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IP Transport over Satellite
|The Satellite Advantage
As IP traffic volume increases, so does competitive pressure among Internet service offerings. As a result, service providers continually seek ways to reduce costs, improve functionality, and ensure quality of service (QoS) for Internet- based applications. These issues are easily addressed with satellite links. Customers quickly realized the value of transporting Internet-related traffic via satellite. As a result, the market for satellite-based Internet link capacity quadrupled in 1998 (per Internet Via Satellite 99 Report, http://www.spotbeam.com/mansum99.htm).Distance Insensitive Service.
Internet traffic routed via terrestrial networks is often subject to bandwidth limitations and latency due to congested routers and Internet backbones. IP datagrams queue at congested routers, where they contend for router and backbone capacity. They are then routed based on order in which they arrived in the queue or on other criteria, such as the Type of Service (ToS) required. As distance increases between the source and destination address, so does the number of routing points, connection latency, and the likelihood of congestion.
Alternatively, a geo-synchronous earth orbit (GEO) satellite parked at 22,500 miles altitude can provide simultaneous direct access to large geographic areas— as large as one-third of the earth’s surface, depending on the type of beam used. Satellite exploits beam coverage to deliver IP data in a single hop (with minimal end-to-end routing) to one or more locations within the beam
Terrestrial network topology does not lend itself easily to point-to-multipoint
(i.e., multicast) distribution of IP traffic across the Internet. In terrestrial networks, multicast traffic requires a simultaneous delivery of the same information to a number of hosts along a delivery tree (to individual destinations of a class D address) and substantial replication of datagrams. In addition, routers must periodically track each host’s membership activity in order to avoid unnecessary datagram replication and delivery to inactive hosts that taxes network capacity.
In contrast, IP data can be multicast simultaneously
to any number of points within the coverage area with a single transmission,
rather than as multiple point- to-point transmissions on terrestrial networks.
By delivering IP multicast traffic via satellite, complex routing algorithms
and management of delivery trees are virtually eliminated. (Figure 1).
Satellites, on the other hand, adjust easily to asymmetrical traffic. Their bandwidth is equally available to all the traffic within a beam, independent of which direction traffic flows.
Quality of Service
The lowest, or Physical Layer, is the medium that transports electrical or optical signals— a cable, a wireless link, or an optical fiber link. The next layer is the Link Layer, which is commonly a LAN, WAN, or serial data line and uses its own protocols depending on the specific medium used. The next higher layer is the Network Layer. IP operates in this layer and transports datagrams across the lower layers to deliver them to the destination. However, IP does not provide a guaranteed delivery of datagrams. For this reason it is called connectionless. TCP/IP was designed to work transparently across virtually any type of Physical or Link Layer media.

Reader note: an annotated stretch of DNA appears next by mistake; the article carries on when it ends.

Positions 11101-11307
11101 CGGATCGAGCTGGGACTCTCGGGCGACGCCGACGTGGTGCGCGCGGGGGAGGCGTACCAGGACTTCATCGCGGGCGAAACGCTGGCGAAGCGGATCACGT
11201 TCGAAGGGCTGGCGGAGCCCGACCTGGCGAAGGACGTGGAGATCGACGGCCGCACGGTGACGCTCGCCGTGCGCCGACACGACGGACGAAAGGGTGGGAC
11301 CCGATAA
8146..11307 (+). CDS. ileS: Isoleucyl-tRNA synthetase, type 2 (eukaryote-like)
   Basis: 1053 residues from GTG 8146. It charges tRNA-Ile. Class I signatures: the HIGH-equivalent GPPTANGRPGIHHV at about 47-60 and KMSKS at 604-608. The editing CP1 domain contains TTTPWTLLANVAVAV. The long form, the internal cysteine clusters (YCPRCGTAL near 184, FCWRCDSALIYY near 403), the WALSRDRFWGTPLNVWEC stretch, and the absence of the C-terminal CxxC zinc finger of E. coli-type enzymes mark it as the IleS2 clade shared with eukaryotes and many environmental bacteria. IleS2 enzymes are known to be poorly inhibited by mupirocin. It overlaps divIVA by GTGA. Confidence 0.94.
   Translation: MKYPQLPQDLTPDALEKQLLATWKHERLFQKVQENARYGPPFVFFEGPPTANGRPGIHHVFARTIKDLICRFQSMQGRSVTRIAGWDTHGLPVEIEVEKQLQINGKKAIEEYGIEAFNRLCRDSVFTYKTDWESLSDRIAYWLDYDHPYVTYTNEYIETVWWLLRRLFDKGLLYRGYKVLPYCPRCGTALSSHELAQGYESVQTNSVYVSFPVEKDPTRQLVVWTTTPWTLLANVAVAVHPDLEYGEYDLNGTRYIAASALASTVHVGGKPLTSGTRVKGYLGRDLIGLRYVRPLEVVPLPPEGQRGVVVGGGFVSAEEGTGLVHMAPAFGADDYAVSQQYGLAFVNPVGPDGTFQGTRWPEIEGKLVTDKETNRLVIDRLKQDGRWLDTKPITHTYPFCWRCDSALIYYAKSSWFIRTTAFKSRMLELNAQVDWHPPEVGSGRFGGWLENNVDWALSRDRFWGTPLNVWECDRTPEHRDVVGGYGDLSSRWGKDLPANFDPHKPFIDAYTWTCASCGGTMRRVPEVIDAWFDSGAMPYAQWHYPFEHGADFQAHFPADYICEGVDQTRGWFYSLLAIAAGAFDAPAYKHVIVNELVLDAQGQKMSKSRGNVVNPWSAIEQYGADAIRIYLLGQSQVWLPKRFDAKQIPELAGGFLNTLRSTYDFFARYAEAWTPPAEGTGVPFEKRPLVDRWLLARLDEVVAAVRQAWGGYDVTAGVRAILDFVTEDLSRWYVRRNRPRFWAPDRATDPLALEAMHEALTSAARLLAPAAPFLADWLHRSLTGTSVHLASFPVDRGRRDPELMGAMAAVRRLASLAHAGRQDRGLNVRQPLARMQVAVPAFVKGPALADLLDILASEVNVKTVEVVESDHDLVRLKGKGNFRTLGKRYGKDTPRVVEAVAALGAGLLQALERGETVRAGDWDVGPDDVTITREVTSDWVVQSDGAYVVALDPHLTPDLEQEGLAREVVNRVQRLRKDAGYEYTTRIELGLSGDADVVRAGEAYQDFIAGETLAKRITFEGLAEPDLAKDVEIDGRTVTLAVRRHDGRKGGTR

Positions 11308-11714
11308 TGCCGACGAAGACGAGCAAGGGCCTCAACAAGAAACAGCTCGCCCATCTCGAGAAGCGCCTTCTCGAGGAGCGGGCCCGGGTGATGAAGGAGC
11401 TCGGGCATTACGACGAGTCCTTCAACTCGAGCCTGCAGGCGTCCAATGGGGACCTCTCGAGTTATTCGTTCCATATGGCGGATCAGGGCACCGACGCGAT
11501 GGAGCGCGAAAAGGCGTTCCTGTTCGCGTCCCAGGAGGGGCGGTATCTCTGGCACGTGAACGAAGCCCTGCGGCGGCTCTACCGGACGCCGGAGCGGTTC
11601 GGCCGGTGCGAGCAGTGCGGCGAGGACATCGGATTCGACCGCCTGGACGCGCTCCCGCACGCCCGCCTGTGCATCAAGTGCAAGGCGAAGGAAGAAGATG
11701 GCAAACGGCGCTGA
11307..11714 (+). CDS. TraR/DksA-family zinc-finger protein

For a reliable point-to-point connection, the Internet requires a protocol such as the connection-oriented Transmission Control Protocol (TCP). TCP operates in the fourth layer, the Transport Layer. TCP achieves a reliable connection by sending and tracking all datagrams, re-transmitting lost datagrams, and passing datagrams in the proper order at the destination to the Application. TCP compensates for latency differences between the various paths over which the individual IP datagrams may have traversed the network. To verify proper delivery of all datagrams, TCP sends receipt acknowledgements from the destination back to the source. TCP also has the means to prevent and recover from network congestion. However, all these make a TCP connection susceptible to the roundtrip time (RTT) of the network.
Network Congestion Control
A connection’s maximum throughput is limited by
the supported data rate of a link. However, actual throughput is further
limited by TCP’s Congestion Window. TCP increments the value of
the window by the size of each datagram sent. The window value is decremented
each time the originating address receives a confirmation that a datagram
has been delivered. The Slow-Start and
Terrestrial networks normally work with a high signal-to-noise
ratio (SNR) and virtual absence of bit errors. Thus, TCP was not equipped
with any special algorithm for datagram corruption due to bit errors